AUBURN, Ala. – Alabama is suffering the worst drought conditions the state has seen since 2006. Some areas need as much as 15 inches to break the drought. Livestock producers are facing tough decisions about how to manage their herds. Not only is watering their herds an issue, but now feeding the herd is becoming an issue as well.
Ken Kelley, an Alabama Extension farm and agribusiness management regional agent, said that many producers are looking for the best options for their operations.
“The cattle industry in Alabama is facing a serious situation with drought conditions in the state,” said Kelley. “The drought, along with the lowest cattle prices since 2010, has left producers wondering what the best options for their operation might be.”
“While there is no single right or wrong answer, there are some strategies that producers can consider as they plan how to battle these conditions.”
Feeding During the Drought
Kelley reminds producers of the saying that you cannot feed your way out of a drought. Buying feed can get expensive. You can easily spend more than you would ever be able to recover. In some cases, producers might want to consider selling part of a herd (cows, calves, animals that are not easy keeping) instead of investing large amounts of money in feed. This drought hits at a time when prices have already declined sharply, and that adds another component to the equations that producers have to consider. Producers should consider that the cattle cycle is in the downturn.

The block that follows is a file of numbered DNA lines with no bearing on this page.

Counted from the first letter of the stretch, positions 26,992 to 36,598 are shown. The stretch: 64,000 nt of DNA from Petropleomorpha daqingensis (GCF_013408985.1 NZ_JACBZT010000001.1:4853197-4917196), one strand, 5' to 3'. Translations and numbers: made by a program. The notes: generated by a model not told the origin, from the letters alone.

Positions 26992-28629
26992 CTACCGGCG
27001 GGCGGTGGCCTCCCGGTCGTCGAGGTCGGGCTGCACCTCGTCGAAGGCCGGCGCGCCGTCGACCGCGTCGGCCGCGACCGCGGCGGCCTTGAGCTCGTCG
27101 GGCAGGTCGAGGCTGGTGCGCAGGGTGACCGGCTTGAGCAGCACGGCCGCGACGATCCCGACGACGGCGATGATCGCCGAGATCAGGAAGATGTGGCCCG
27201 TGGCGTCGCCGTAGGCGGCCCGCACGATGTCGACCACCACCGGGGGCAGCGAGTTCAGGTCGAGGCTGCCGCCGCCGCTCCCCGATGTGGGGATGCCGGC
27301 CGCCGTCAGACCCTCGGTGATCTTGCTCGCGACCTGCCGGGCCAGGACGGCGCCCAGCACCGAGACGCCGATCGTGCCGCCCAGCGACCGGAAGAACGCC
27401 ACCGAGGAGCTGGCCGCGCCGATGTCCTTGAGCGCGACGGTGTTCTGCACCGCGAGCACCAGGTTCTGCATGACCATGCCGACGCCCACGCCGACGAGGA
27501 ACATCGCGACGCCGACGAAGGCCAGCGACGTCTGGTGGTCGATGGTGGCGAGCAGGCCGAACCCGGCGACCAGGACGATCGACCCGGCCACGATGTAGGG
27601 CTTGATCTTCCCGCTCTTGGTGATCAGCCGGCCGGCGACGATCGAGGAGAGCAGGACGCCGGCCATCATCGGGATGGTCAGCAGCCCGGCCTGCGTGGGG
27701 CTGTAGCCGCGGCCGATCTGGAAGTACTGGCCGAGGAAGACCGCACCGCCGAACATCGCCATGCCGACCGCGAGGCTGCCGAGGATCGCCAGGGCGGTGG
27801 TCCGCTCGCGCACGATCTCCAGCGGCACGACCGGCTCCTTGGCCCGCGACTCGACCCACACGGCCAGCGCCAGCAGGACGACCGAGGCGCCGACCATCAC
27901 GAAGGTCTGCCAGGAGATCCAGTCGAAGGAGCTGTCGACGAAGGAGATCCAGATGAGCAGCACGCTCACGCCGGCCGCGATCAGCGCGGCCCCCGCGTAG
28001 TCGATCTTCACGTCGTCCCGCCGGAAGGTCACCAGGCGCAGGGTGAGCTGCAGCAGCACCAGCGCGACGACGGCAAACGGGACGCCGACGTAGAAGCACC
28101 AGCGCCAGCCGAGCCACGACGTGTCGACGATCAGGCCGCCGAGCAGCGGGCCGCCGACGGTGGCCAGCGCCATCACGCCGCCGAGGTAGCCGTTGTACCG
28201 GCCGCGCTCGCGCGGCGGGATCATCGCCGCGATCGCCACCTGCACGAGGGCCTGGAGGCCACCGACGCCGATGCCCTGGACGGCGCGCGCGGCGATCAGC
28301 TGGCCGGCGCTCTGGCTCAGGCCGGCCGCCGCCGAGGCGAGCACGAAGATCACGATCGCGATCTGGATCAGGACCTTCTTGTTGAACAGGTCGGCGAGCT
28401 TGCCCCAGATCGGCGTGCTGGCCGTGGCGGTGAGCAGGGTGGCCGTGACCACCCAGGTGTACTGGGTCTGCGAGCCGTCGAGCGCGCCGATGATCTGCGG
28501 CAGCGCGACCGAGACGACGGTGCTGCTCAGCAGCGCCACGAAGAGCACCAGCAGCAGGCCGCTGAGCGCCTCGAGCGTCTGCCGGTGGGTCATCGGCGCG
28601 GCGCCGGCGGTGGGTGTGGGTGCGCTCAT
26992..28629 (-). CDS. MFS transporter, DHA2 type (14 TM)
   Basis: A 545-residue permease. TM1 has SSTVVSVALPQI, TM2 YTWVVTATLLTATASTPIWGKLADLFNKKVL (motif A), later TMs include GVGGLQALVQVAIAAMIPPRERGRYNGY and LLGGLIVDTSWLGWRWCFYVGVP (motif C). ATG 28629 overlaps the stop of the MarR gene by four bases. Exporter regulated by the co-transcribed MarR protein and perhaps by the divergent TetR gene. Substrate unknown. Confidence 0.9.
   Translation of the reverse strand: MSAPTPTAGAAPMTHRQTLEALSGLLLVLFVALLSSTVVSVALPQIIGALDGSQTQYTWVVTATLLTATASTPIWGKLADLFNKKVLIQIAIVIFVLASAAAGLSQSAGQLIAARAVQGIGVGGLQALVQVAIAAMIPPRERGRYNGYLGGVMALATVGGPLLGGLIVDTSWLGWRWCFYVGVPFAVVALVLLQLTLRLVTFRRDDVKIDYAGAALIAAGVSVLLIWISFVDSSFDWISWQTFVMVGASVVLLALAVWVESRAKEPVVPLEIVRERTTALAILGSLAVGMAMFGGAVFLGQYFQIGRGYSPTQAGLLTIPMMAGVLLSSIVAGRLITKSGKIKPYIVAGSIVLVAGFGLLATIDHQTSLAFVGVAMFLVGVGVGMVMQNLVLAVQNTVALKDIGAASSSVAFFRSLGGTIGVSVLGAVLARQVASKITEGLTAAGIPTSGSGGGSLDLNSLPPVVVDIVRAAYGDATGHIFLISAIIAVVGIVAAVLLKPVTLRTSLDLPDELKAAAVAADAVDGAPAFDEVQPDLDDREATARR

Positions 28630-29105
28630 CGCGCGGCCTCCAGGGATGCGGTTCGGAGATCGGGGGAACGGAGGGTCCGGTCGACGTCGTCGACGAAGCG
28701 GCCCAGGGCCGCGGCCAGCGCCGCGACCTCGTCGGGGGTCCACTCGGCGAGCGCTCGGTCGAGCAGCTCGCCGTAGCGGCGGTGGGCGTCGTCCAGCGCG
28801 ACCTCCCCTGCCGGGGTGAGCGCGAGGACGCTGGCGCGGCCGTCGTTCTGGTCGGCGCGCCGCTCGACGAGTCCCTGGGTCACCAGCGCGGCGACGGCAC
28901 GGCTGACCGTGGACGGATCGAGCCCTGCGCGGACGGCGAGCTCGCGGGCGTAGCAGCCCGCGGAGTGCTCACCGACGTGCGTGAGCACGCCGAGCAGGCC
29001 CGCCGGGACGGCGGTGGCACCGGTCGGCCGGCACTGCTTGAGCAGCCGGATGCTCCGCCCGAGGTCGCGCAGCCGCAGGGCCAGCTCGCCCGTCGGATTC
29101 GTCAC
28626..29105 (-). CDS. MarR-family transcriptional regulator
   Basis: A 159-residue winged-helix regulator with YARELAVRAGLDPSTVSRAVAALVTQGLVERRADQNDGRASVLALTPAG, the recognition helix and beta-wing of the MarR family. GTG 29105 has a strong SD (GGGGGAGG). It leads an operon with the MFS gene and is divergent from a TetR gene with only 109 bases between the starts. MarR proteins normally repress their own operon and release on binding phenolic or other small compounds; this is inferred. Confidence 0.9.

Kelley says this means prospective prices and returns are considerably lower than they have been the last 4 years.
“Producers need to determine how much capital they are willing to spend to keep the herd intact,” said Kelley. “Biting the bullet now by selling some cows will keep you from spending money feeding the poorer cows in the herd.” Producers should refer to Alabama Extension’s Drought Sales of Livestock for information on taxes involved with selling livestock during a drought.
Producers should consider moving their cows to a “sacrificial pasture” to be fed. This practice allows other pastures to rest. This will lower costs for feed hauling and the time spent driving to different pastures. If producers rent pastures, they should inform their landlord about plans to let pastures rest.
Closely Examine Feed Alternatives
Producers may be able to feed less expensive alternatives. Kelley says that corn, wheat and soybean prices are the lowest they have been in a decade. Producers might be able to feed these to a herd in addition to feeding hay, to provide extra nutrients.
There are other feeds available, such as baled cottonseed hulls, gin trash, cotton mote and peanut hulls. A larger operation might consider purchasing a tub grinder or other feed mixer equipment that will allow them to deliver feed to the herd at an economic benefit compared to just hay.
For more in-depth information on how the drought can affect cattle, read Kelley’s fact sheet at www.aces.edu/go/687. Visit Alabama Extension’s Coping with Drought website at www.aces.edu/drought for more information.